5. All safety-related accidents, incidents, and near misses must be reported to the Instructor-in-Charge immediately. This is an opportunity to problem-solve about how to avoid these areas of concern for the future.

Student Protection Acknowledgement

A Student Protection Acknowledgement confirmation pop-up will appear when a student logs into the Student Portal on a yearly basis. This will direct students to policies and procedures relevant to their academic responsibilities. All Conestoga College wide academic policies and procedures are listed on the college website under "About Conestoga", "Policies and Procedures". 

Students are advised to review and comply with all policies and procedures, including the following:         

  • Academic Credential Procedure 
  • Academic Dispute and Resolution Policy & Procedure
  • Academic Offences Policy & Procedure 
  • Academic Recognition Policy
  • Clearance of Academic Deficiency Policy & Procedure
  • Co-operative Education Policy
  • Discontinuance Policy & Procedure
  • Evaluation of Student Learning Policy & Procedure
  • Grading Procedure
  • Graduation Requirements and Convocation Procedure
  • Program Withdrawal and Refund Procedure
  • Student Rights and Responsibilities Policy & Procedure
  • Student Feedback Policy
  • Student Fees Policy & Student Fee Invoicing and Payment Procedure

Students must follow all of the policies and procedures for Conestoga College and it is expected that faculty will accept, fulfil and enforce these standards.

 

Conestoga 101

The Student Engagement Department is here to help you transition to the Conestoga College experience, connect with your community, and build your skills.
Start your college experience by completing Conestoga 101 (CON0101) on eConestoga, a mandatory course for all new full-time students that will take you approximately one hour to complete. CON0101 provides an overview of the supports, services, and opportunities available to you throughout your time at Conestoga. Make sure you complete it early on in the term, as it contains valuable information that will help you transition to Conestoga.

Professional Conduct - Use of Social Media and Cell Phones

To support a quality and respectful learning environment both in the classroom and in field placement, the use of cell phones and laptop computers for social networking should only occur during break times, before/after class, outside of children's play areas (indoors/outdoors) and during formal break time in field placement.

As a student and future professional, it is essential to maintain professional boundaries in all communication, including Social Media.

Ensure that your posts reflect you as the professional you are and wish to become – if a potential employer were to see your posts.

  1. Many types of social media encourage instantaneous, casual dialogue. It is important to remember that even an innocent comment may be easily misunderstood.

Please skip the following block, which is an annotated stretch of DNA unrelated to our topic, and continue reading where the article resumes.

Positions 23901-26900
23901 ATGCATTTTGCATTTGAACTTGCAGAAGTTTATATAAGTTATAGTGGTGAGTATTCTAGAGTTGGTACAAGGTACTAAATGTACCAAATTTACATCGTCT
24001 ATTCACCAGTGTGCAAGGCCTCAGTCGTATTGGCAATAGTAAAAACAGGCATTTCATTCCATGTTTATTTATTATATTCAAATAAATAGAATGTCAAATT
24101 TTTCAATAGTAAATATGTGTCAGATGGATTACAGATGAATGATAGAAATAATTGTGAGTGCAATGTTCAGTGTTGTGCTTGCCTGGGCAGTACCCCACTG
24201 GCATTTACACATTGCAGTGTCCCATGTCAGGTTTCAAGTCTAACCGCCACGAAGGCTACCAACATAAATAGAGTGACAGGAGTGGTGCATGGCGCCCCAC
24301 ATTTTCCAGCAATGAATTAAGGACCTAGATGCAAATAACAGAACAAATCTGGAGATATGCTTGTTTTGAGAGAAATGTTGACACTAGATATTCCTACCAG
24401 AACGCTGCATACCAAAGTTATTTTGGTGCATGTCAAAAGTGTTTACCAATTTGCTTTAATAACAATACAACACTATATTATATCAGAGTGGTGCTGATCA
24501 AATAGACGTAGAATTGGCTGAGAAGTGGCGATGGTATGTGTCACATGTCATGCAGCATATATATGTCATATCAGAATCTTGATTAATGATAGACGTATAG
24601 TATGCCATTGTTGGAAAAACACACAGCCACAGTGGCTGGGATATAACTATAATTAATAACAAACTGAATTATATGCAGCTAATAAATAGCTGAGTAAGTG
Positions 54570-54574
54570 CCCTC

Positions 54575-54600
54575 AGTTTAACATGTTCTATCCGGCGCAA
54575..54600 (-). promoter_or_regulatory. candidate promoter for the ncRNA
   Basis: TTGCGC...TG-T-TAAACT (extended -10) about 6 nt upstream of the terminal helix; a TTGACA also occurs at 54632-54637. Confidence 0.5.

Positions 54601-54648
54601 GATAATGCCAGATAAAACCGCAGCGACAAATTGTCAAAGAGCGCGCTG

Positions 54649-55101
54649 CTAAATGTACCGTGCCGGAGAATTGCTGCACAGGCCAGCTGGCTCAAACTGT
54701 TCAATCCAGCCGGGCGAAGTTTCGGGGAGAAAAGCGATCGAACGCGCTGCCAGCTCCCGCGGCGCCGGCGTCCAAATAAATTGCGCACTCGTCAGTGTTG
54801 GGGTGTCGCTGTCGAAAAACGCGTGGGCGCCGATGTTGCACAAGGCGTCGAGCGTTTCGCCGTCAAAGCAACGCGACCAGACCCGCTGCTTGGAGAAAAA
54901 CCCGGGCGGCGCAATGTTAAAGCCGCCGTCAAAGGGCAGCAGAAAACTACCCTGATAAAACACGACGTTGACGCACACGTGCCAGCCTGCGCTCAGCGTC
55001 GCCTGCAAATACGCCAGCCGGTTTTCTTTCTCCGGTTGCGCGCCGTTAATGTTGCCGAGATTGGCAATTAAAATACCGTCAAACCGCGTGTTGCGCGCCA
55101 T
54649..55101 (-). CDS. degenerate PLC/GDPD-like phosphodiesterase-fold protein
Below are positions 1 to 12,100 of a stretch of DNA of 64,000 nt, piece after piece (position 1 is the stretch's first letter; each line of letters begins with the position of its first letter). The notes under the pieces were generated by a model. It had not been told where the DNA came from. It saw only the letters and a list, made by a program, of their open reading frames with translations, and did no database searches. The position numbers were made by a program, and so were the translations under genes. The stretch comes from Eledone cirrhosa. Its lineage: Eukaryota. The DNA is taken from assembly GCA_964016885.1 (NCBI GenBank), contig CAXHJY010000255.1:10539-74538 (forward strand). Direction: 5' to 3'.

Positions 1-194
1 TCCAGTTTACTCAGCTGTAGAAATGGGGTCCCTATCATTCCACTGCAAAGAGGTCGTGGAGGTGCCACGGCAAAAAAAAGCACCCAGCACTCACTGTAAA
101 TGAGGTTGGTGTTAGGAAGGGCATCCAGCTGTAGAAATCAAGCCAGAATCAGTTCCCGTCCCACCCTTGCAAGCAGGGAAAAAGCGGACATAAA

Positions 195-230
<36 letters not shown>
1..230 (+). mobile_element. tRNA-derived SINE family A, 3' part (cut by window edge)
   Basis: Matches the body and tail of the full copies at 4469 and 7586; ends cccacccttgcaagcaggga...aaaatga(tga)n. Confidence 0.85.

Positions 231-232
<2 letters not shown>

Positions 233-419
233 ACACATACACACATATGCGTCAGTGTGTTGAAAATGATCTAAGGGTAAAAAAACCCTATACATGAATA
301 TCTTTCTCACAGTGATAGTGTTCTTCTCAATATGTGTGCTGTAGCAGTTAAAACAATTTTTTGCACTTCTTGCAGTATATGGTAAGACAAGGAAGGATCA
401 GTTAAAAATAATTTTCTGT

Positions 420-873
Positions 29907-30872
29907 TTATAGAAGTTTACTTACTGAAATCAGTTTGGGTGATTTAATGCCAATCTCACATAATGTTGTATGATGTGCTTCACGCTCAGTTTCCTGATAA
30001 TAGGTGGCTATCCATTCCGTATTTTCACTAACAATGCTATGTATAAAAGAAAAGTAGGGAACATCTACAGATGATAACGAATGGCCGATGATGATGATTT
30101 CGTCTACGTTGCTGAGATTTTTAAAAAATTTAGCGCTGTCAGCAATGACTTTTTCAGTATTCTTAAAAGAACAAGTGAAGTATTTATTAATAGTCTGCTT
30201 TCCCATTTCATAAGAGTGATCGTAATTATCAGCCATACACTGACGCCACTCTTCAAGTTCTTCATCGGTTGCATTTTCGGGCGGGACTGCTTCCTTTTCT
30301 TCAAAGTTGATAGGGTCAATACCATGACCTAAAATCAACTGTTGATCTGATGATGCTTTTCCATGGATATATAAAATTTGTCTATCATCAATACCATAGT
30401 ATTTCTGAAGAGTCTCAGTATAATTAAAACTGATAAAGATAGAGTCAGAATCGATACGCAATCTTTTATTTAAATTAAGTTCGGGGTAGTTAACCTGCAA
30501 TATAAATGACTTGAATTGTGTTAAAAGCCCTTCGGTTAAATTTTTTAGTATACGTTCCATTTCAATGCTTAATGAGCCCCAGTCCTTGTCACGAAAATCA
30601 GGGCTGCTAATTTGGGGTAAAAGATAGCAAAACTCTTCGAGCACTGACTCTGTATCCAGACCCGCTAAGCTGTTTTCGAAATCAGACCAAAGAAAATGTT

2. Assume that information you post or send can be accessed or altered by anyone.
  3. Consider whether any posting may reflect poorly on you, your school, or your profession.
  4. Avoid online criticism of other students, colleagues, professors or field placements.
  5. Avoid impulsive, inappropriate or heated comments.
  6. Pictures should not be taken, posted to social media sites or shared without the express permission of all individuals involved.
  7. Remember that online sites you visit are not anonymous.
  8. Make sure your on-line name and email reflect professionalism.
  9. Ensure that your postings will not be considered harassment or defamation of a peer, colleague, faculty or others. 
Maintain privacy of all care and service activities when in practical work experiences:
  1. Do not take or post any pictures while on placement or involved in lab activities
  2. Maintain client-provider relationships and boundaries. The addition of a client to a 'friendship" status online is unacceptable.

Please respect the fact that your faculty and staff will not invite you to their personal web pages when you are a current student, nor will they accept any invitations to your personal sites 

 

Attendance and Student Success Strategies

Religious Holidays

Students are permitted by Conestoga policy to be absent from class to observe a recognized religious holiday. Any student who is unable to attend classes or participate in an examination, study, or work requirement on some particular day or days because of religious beliefs will be given the opportunity to make up the work that was missed or do alternate work/examinations subject to timely notification.
Conestoga recognizes all religious holidays as defined by the College Employer Council.
It is the responsibility of the student to:
a. Plan ahead and be aware of the dates of all examinations and other course obligations;
b. Advise the Faculty member that they will be seeking accommodation to observe a recognized religious holiday and make a request in writing within the first three weeks of the semester and prior to the date of assessment that falls on the religious holiday. Exceptions based on extenuating circumstances must be approved by the Chair.